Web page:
Director: Claude Miller
Starring: Audrey Tautou, Gilles Lellouche, Anaïs Demoustier
Thérèse Desqueyroux was prolific French director Claude Miller’s final project, prior to his death last year. An elegant adaptation of François Mauriac’s legendary 1927 novel, the film is a dark and intriguing portrayal of the life of the tragically unhappy Thérèse (Audrey Tautou). Set in the 1920’s, Thérèse struggles with her birth-right as a bourgeoisie woman and is ultimately driven to extreme actions.
The supposed catalyst comes in the form of her marriage; one based on convenience as a means of connecting two wealthy families; her own and that of Bernard Desqueyroux (Gilles Lellouche). As time passes, Thérèse becomes increasingly stifled by what she considers a monotonous life; one that could only be salvaged by true love and passion. Her emotions take a sinister turn when she learns of the smouldering romance experienced by her childhood best friend Anne (Anaïs Demoustier), Bernard’s younger sister.
Her ever-growing disinterest in life causes Thérèse to wallow in a passive stupor, and Tautou is consistently apathetic and delicate in her role. Her dissatisfaction with her current situation is palpable as she is frequently seen smoking, sleeping and staring blankly at the world; a dour expression forever colouring her face. Despite her obvious stoicism, the sudden cause of her rash behaviour is shrouded in ambiguity; no clear explanation is given for the film’s crux. The viewer is left to their own estimation as to why she was set ablaze so fiercely, with only subtle hints as a guide.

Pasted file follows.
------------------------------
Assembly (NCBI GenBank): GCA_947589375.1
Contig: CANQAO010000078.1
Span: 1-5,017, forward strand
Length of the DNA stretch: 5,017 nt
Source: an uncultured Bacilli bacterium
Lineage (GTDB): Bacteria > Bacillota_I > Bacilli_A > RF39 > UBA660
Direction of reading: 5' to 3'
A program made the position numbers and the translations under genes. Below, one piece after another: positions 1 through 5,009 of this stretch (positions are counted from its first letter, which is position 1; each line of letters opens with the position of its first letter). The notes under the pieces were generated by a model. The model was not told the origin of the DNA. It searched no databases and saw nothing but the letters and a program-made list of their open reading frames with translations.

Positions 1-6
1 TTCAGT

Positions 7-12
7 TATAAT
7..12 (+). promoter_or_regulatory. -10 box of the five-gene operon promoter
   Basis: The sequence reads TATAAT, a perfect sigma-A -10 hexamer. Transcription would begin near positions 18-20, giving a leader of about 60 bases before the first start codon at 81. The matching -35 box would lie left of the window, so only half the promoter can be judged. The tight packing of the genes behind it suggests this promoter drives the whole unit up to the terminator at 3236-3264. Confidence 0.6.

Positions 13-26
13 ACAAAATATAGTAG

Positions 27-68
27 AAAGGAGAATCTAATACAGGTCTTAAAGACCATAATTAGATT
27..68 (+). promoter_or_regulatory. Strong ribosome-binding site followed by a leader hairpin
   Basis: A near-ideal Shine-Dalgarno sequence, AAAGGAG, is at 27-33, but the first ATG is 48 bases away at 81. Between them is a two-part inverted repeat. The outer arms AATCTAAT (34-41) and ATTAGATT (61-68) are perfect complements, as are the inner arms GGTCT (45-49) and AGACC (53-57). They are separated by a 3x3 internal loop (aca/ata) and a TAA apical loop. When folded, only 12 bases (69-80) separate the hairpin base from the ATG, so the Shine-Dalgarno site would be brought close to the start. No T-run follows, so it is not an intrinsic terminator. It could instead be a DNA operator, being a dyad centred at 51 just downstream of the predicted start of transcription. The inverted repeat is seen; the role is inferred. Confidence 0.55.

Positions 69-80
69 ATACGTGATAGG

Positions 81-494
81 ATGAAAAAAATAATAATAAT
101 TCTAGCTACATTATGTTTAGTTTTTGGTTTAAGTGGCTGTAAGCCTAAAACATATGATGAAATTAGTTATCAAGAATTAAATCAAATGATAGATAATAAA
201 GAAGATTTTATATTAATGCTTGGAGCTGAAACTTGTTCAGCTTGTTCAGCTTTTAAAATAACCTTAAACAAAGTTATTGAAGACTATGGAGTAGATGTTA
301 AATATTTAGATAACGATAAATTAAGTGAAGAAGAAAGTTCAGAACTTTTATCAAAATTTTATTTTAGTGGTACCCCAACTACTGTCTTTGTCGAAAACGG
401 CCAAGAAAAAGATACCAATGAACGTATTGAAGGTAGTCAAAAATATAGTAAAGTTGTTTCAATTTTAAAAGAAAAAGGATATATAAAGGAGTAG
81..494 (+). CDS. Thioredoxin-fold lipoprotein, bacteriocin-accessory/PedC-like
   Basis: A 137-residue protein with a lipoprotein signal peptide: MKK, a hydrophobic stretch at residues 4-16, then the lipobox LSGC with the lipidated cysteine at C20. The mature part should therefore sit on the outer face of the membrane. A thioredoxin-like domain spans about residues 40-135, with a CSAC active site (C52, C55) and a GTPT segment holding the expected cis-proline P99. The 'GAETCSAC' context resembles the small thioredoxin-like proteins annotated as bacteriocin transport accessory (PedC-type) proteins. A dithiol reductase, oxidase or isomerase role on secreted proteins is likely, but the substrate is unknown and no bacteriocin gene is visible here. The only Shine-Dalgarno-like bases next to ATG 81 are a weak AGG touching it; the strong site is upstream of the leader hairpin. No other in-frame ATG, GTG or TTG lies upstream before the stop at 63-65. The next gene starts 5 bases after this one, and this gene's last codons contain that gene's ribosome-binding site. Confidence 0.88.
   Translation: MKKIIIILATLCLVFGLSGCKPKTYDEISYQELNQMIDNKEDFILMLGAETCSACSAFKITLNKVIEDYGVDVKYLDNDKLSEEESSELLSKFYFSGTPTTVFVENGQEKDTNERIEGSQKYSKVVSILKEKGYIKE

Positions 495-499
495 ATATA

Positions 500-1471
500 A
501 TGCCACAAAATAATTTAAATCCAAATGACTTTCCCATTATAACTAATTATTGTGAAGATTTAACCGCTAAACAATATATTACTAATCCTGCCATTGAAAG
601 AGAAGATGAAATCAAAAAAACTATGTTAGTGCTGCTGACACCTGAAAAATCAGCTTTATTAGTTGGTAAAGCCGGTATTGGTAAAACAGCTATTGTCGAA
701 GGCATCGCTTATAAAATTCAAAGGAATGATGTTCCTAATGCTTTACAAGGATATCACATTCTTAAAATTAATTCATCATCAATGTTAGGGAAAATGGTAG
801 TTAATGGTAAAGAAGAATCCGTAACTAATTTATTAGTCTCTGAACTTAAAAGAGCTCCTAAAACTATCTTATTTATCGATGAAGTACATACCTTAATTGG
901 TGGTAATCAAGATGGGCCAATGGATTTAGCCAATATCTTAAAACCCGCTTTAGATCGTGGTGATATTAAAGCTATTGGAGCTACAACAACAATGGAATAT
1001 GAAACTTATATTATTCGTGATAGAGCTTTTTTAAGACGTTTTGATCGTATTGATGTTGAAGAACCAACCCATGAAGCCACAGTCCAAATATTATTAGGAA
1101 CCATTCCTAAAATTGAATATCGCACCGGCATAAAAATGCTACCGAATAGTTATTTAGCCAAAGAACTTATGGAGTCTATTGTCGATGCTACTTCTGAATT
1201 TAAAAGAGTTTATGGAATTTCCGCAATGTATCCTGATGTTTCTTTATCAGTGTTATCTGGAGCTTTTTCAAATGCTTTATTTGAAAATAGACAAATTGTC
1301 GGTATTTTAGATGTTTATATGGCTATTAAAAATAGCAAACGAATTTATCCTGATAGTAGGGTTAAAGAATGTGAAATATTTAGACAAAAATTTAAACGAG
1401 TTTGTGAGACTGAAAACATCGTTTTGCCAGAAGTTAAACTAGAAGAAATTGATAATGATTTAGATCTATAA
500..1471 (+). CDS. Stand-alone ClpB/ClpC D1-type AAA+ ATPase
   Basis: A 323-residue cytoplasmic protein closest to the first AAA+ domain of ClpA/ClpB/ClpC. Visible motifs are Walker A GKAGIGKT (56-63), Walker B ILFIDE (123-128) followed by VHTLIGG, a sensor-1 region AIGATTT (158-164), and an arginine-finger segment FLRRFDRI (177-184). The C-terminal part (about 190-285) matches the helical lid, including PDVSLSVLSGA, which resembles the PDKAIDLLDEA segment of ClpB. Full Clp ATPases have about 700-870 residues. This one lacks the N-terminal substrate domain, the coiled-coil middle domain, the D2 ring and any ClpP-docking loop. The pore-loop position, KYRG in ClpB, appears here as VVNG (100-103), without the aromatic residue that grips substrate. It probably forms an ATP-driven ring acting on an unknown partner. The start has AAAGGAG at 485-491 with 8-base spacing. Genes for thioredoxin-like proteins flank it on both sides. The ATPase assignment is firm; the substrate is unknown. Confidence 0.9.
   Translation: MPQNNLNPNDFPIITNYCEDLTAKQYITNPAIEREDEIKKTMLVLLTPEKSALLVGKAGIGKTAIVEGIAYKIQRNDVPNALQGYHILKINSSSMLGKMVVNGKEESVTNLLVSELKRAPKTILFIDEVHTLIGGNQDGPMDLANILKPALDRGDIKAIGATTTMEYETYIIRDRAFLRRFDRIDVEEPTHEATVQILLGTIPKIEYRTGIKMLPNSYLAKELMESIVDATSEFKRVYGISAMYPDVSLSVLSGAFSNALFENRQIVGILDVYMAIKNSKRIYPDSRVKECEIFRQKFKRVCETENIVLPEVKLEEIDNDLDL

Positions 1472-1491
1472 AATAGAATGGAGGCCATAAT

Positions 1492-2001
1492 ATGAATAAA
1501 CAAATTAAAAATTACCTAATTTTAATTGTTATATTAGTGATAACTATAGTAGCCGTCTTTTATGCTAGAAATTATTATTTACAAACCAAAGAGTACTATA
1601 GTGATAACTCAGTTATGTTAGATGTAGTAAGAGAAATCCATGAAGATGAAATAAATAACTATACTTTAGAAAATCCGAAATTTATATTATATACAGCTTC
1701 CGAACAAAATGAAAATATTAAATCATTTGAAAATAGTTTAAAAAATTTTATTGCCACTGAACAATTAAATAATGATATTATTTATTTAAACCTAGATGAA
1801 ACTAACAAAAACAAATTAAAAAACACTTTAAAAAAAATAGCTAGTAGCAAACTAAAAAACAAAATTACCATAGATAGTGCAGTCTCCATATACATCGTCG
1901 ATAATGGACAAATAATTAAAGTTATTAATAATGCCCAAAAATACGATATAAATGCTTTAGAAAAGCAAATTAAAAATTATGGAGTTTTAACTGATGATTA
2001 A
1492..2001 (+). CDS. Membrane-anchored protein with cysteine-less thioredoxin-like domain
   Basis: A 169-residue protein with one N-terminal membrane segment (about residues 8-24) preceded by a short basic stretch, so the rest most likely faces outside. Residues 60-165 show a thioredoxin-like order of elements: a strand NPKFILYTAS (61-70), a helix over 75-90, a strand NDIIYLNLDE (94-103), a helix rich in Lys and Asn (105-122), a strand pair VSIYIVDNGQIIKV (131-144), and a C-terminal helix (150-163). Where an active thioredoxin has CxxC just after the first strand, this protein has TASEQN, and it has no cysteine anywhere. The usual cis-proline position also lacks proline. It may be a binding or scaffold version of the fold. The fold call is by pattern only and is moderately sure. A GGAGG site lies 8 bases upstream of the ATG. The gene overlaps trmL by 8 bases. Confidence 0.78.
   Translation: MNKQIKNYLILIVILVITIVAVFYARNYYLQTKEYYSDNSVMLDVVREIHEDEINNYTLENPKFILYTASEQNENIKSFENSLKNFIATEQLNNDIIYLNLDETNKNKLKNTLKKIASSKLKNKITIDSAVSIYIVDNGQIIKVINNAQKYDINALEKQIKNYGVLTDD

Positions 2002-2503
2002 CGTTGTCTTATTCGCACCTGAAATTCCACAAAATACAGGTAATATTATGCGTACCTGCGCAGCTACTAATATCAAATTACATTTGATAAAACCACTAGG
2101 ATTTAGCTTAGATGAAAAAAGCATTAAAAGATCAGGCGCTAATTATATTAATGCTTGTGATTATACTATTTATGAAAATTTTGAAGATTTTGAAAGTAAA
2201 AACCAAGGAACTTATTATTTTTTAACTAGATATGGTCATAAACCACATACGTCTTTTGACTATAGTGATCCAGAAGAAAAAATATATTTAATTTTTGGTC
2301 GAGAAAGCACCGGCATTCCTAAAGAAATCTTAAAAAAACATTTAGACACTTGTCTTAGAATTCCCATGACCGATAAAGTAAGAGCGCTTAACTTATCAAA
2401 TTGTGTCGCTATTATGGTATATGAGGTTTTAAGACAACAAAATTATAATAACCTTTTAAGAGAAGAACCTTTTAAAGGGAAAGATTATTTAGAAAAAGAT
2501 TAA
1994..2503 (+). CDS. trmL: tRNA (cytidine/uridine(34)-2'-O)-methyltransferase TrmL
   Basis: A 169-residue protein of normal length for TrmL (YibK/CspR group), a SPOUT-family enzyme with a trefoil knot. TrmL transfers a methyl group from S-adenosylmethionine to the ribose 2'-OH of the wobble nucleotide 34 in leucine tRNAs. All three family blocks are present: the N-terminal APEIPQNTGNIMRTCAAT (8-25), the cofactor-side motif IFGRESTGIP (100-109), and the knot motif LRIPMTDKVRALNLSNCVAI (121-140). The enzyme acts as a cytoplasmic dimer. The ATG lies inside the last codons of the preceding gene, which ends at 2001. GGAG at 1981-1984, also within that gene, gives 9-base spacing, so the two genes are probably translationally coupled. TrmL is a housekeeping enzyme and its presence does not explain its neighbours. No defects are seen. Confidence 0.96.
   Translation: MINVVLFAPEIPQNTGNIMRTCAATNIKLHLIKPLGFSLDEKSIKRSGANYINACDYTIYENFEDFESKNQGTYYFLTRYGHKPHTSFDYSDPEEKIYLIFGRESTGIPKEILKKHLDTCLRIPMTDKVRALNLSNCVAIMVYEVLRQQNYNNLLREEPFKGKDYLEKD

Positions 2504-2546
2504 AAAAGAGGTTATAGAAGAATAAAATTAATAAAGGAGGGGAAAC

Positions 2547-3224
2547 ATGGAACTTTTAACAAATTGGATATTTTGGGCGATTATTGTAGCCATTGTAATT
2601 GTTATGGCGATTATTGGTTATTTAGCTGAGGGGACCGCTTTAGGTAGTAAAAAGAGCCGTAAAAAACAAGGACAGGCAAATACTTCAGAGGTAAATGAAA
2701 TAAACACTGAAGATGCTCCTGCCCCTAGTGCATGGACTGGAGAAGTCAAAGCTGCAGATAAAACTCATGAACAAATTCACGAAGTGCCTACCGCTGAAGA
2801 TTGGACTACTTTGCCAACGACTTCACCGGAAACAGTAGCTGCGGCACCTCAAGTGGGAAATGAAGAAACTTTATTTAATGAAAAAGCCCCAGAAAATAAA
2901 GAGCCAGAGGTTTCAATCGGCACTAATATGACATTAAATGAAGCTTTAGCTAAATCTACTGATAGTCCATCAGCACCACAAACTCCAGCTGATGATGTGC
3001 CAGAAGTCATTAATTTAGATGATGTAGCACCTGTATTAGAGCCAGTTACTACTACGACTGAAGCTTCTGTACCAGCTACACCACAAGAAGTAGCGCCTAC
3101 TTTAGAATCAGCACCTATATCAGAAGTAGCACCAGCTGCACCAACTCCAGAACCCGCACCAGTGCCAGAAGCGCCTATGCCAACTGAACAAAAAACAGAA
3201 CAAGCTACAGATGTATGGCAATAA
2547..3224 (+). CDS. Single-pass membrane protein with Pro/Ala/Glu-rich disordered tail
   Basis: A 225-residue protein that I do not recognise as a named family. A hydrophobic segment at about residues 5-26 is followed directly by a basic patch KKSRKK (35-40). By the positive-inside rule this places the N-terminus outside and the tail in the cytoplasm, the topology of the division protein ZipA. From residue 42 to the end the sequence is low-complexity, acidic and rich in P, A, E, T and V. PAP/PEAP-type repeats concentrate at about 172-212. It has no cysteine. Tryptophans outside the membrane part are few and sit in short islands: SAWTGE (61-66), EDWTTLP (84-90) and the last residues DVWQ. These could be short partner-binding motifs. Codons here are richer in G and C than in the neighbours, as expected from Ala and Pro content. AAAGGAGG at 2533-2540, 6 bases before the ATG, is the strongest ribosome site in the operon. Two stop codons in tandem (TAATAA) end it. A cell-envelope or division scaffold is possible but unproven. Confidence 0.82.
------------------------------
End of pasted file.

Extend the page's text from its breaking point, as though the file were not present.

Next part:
A possible justification for Thérèse’s depressive state is her less than understanding family. We are introduced to a variety of unlikable characters with questionable morals and little regard for the protagonist’s feelings or well-being. They are perfectly flawed and realistic, though a little monstrous in their behaviour; as is Thérèse herself at times. As Thérèse’s husband, Bernard is substantially central to the plot, so it’s a pity that at times he’s portrayed in quite a one-dimensional manner. There’s a sense that his personality has been flattened somewhat in transit from book to screen. Given that he is not an embodiment of the devil incarnate, Thérèse’s actions can be further scrutinised when put into context.
The coastal scenery of the South-West area of Landes is a visual treat, and presents a stark contrast between this idyllic location and the bleak torment occupying Thérèse’s mind. The steady pace of the film is an achievement, and allows the viewer time to reflect as the narrative poses a myriad of questions in want of feasible answers. Issues of familial and marital tension, sexuality, love, patriarchy and mental illness run rampant throughout the plot. Unfortunately, 110 minutes is not a substantial amount of time to fully explore these themes, so the psychological development of Thérèse feels insufficient. Of course, the nuances lacking in the film are to be found in the novel upon which it’s based. Despite the limits imposed by time restriction, Thérèse Desqueyroux succeeds in being a tasteful piece, though it feels stiff and unsure of itself at times.
In A Nutshell: Equal measures of dreary and thought-provoking; it is both beautiful and frustrating in its ambivalence.